Not One Drop: The Alcohol Ban At Tailgates That Begins At Kickoff
Penn State may be a dry campus, but there are instances where the university permits alcohol consumption. As we all know, students (21+) and alumni drink at their tailgates hours before kickoff during home football weekends. For many, the drinking stops when they leave their vehicles and make their way to Beaver Stadium. Of course, not everyone at the tailgates has a ticket. So they can continue the party, right? Well technically, no.
Ever since the 2006 season, Penn State has prohibited drinking alcohol once the game begins, and the ban lasts until the final whistle. The university took this measure to limit the number of students who went to the hospital for alcohol poisoning, and the ban appears to have come as a last resort.
“We don’t know what to do,” Bill Mahon, Penn State’s spokesman, said in 2006. “The educational programs aren’t working, the warnings aren’t working.”
copied “was inspired by” a policy that Notre Dame enacted for their football games. Police would enforce the ban by confiscating the alcohol, issuing summary citations, and charging those who refused to leave with trespassing.
The committee that devised the rule was made of representatives from the campus police, Student Affairs, the Athletic Department, and the Alumni Association. It isn’t known if any students were on the panel, but given the dysfunction student government had in the mid-2000s, and since you-know-who ran Student Affairs, their absence shouldn’t come as a surprise. In addition, the announcement of the ban was buried in a press release.
Mark Allen, an assistant supervisor with the Penn State Police, said the ban would be targeted in areas where students and fraternities tailgated. Some of the older alumni, however, were upset because the ban affected them as well. “I think [the ban]’s stupid …the only time I haven’t been here was during Vietnam, and I’ve never seen any problems,” Bob Reichert, ’72 told the Collegian.
“We give $1,800 a year to be here; we’ve earned the right to drink during the game,” Geoff McCollom, ’82 said.
During the first weekend the ban first went into effect, now-chief of Penn State Police Tyrone Parham observed the amount of tailgaters during the game had significantly declined from the past, and he had “no doubt” the ban was responsible.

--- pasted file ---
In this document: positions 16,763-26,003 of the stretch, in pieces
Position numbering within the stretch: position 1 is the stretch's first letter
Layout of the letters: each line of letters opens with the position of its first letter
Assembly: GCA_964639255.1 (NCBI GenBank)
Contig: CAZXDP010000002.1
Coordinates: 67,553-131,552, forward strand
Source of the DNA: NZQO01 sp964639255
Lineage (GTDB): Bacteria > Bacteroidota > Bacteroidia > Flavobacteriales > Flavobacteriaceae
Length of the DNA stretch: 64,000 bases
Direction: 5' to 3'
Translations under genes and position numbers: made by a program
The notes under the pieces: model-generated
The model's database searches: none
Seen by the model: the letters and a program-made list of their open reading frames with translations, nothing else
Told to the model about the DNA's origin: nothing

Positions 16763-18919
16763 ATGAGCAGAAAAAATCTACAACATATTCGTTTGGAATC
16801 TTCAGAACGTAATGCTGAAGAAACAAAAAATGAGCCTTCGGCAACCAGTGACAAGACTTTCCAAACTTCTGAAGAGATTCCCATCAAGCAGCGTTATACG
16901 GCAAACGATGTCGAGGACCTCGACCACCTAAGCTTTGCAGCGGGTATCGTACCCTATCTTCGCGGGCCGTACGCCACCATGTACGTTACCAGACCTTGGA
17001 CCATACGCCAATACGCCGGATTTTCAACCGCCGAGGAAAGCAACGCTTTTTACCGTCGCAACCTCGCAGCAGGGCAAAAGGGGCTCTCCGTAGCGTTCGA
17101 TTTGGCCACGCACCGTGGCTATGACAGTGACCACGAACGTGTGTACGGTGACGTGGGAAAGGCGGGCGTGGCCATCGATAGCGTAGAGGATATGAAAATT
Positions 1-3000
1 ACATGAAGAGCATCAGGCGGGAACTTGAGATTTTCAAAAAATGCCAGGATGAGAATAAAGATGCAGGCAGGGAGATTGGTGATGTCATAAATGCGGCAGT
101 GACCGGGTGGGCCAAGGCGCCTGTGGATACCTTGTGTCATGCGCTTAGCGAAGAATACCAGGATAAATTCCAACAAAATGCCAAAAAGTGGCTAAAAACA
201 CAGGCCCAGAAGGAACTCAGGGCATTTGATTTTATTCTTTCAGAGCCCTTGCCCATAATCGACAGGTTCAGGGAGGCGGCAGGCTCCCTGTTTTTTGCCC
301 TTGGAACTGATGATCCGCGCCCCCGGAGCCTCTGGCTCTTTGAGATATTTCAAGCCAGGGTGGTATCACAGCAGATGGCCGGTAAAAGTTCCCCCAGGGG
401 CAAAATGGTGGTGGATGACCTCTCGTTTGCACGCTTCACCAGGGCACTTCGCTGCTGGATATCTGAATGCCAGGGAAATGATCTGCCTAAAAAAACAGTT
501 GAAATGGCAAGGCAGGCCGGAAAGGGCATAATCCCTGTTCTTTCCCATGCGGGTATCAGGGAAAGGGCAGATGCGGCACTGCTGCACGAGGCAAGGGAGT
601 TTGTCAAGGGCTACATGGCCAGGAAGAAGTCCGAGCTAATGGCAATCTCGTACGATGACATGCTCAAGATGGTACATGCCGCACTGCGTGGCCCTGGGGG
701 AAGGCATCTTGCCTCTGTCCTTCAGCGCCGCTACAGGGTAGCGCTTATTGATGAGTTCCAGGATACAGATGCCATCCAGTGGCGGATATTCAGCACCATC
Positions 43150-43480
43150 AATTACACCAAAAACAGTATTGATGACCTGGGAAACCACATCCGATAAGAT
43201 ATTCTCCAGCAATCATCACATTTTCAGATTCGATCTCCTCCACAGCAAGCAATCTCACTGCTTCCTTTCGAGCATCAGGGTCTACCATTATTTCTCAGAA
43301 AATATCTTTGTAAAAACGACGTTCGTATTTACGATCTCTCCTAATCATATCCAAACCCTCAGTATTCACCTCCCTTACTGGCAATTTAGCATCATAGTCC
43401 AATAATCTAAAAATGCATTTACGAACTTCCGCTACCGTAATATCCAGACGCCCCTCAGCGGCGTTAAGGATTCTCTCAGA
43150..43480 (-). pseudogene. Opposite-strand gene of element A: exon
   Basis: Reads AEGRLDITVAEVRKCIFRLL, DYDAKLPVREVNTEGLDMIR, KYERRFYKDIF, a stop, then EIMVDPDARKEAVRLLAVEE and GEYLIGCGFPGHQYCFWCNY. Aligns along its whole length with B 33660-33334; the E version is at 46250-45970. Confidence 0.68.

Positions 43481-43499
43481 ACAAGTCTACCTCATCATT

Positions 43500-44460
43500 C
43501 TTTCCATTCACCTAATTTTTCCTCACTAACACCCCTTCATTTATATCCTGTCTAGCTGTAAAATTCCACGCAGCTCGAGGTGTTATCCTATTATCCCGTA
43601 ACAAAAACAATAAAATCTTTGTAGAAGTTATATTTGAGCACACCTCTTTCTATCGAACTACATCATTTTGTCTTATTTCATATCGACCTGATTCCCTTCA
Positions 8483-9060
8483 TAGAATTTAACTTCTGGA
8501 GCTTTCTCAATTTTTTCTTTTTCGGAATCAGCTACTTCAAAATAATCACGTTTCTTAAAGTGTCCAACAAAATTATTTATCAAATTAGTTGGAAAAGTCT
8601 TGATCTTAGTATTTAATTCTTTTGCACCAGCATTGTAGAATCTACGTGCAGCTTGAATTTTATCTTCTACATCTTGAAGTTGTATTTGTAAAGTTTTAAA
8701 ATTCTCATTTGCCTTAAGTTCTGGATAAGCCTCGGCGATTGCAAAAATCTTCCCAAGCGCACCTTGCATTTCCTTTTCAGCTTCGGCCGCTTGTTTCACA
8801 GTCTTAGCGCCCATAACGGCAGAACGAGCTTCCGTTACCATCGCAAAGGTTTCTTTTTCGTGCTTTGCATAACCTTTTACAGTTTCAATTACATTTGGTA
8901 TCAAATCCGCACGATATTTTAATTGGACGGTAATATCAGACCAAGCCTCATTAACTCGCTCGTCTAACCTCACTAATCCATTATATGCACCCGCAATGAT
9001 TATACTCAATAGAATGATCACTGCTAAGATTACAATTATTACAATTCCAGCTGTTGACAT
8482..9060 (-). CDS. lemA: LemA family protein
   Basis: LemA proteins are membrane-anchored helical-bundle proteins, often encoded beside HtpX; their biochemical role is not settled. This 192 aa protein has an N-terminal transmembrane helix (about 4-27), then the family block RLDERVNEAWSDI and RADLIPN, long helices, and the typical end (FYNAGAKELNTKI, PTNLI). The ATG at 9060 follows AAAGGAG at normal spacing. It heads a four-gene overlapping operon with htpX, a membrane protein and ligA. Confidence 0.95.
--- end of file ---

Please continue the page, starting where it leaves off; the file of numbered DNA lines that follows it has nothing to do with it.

Penn State isn’t the only school to limit alcohol at its tailgates. Here are policies from the other Big Ten East schools.
Indiana: Don’t bother hanging around if you don’t have a ticket to Memorial Stadium. All tailgaters are expected to have a ticket to the game, and tailgating ends at kickoff.
Maryland: The Terps prohibit tailgaters from drinking alcohol after kickoff, and you can’t chug it waiting in line to enter the stadium. The university also distinguishes between tailgates and parties, but oddly allows tailgate parties. Maryland prohibits beer bongs and beer pong.
Michigan: The Michigan Wolverines have posted no policy on alcohol at tailgates.
Michigan State: Our Land-Grant rival has no policy that bans alcohol after kickoff. Michigan State does, however, prohibit kegs and beer games.
Ohio State: “No person shall have in the person’s possession an opened container of beer or intoxicating liquor in any public place.”
Rutgers: The university will kick anyone out of the parking lots after kickoff. Parking is available only for those attending the game. Rutgers bans tents, canopies, and kegs.
In comparison, Penn State seems pretty lenient — it is not uncommon to pass tailgates playing beer pong, flip cup, or beer bonging from atop an RV. Either way, next time you decide to leave the game early and revisit your tailgate or keep the party going and not enter the game at all, don’t be surprised when the police roll up and have you dump out your drink.
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Clifford will take the job left vacant by Trace McSorley, who went 31-9 as the Nittany Lions’ QB1 in three seasons at the helm of the team’s offense.
2019 seems to break a trend for Penn State football, which usually named just three captains per season (one on offense, defense, and special teams).
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